Four British Gardens You Should Visit
Britain is renowned for its gardening culture, and the country is absolutely strewn with beautiful examples of some of the world’s best gardens. There is a long history of gardening within the UK, and though many cultures from the around the planet have shaped and influenced planting and design over the centuries, the quintessentially English garden remains the backbone of many garden greats.
Britain is famed for its gardening organisations, and the most recognised is probably the Royal Horticultural Society (RHS). Their flagship garden, RHS Wisley, is located in Woking and offers an absolute treat for gardeners wanting inspiration. Open every day of the year apart from Christmas Day, the 240 acres are packed with planting ideas and offer great insight into the gardening year. The newly planted Rose Garden is a great sight to explore, especially with its more contemporary planting, whilst visiting the Glasshouse offers tropical flowers and foliage. There are many planting areas to offer inspiration, whatever garden type visitors may have in their own space too, catering to a wide range of preferences. Meanwhile, with an orchard, nursery, stunning views and friendly staff to help with questions, it’s the ideal British garden to explore.
Sissinghurst Castle Garden
A relatively modern garden in comparison to many, Sissinghurst Castle Garden was created during the 1920s by the writer Vita Sackville-West and Sir Harold Nicolson. It has become one of the most visited gardens in England, largely because it is one of the most romantic outside retreats in the entire country and offers colour all year round.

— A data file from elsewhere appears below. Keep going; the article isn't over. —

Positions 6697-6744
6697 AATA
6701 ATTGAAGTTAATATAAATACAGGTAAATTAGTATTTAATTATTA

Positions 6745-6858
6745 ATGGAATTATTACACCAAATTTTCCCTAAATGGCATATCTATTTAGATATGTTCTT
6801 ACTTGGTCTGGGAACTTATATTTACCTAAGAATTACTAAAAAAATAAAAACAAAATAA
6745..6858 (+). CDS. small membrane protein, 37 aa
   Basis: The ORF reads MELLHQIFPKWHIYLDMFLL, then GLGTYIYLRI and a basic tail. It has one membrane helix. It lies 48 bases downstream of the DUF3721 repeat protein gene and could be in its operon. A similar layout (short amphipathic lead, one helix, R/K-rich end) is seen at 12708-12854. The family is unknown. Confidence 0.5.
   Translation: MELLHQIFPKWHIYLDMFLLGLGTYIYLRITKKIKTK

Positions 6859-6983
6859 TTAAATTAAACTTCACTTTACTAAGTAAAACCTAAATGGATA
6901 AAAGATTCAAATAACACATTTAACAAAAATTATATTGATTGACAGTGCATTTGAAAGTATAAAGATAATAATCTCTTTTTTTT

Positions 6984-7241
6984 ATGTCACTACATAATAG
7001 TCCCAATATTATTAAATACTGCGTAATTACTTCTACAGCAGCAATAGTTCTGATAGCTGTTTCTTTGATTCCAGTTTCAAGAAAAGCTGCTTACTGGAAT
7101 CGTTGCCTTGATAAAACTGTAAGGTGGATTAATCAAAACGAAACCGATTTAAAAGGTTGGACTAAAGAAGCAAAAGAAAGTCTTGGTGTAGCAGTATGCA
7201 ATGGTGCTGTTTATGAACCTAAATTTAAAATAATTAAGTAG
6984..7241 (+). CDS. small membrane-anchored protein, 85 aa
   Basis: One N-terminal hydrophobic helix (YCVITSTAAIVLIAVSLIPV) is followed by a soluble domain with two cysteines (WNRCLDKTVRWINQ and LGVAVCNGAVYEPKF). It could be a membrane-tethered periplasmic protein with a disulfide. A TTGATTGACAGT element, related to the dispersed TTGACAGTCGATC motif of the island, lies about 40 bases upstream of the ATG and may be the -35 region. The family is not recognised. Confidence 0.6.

The garden was developed around a concept of many small garden rooms, and each has its own colour and intimacy. The White Garden is one of the most famous ‘rooms’, and in each space visitors will find that many traditional English plants are interwoven with rarer and more exotic species. There is also surprise when entering each area, with different planting combinations and designs offering something new at every turn.
Wrest Park is one of the English gardens that has been hidden for so long, but which is now being unveiled thanks to English Heritage. The 90 acre site is located in Bedfordshire, and stunning gardens, including the recently restored Rose and Italian Gardens, are situated around a French-style mansion.
Like many large garden estates, there are several key elements and features of the gardens that visitors can enjoy on their stroll around Wrest Park. The Long Water, with its edging of perfectly clipped laurel, leads the eye down towards Archer’s Pavilion (below). Wrest Park’s Orangery is said to have held the tallest orange trees in England which had to be wheeled out of the greenhouse during the summer months. Meanwhile, on the east side of the house sits the tiny Le Petit Trianon; a gabled wooden cottage which was modelled around Mme de Pompadour’s Versailles chateau. In addition to these features, a beautifully laid out woodland area, Chinese temple and Dogs’ Cemetery are all locations which shouldn’t be missed on a trip to this British gem.
Stowe Landscape Gardens
One of the most famed British gardeners was Lancelot ‘Capability’ Brown, and he was head gardener at Stowe Landscape Gardens. These gardens cover a vast 750 acres and contain 40 temples and historic monuments to visit in addition to the planting and design aspects. Founded in 1710, gardening developments and changes have been made throughout the decades, and the garden has been open to visitors from the mid 18th century. In historical terms, Stowe Landscape Gardens is recognised as one of Britain’s most important horticultural designs, changing the shape of gardening and leading to where garden design lies today.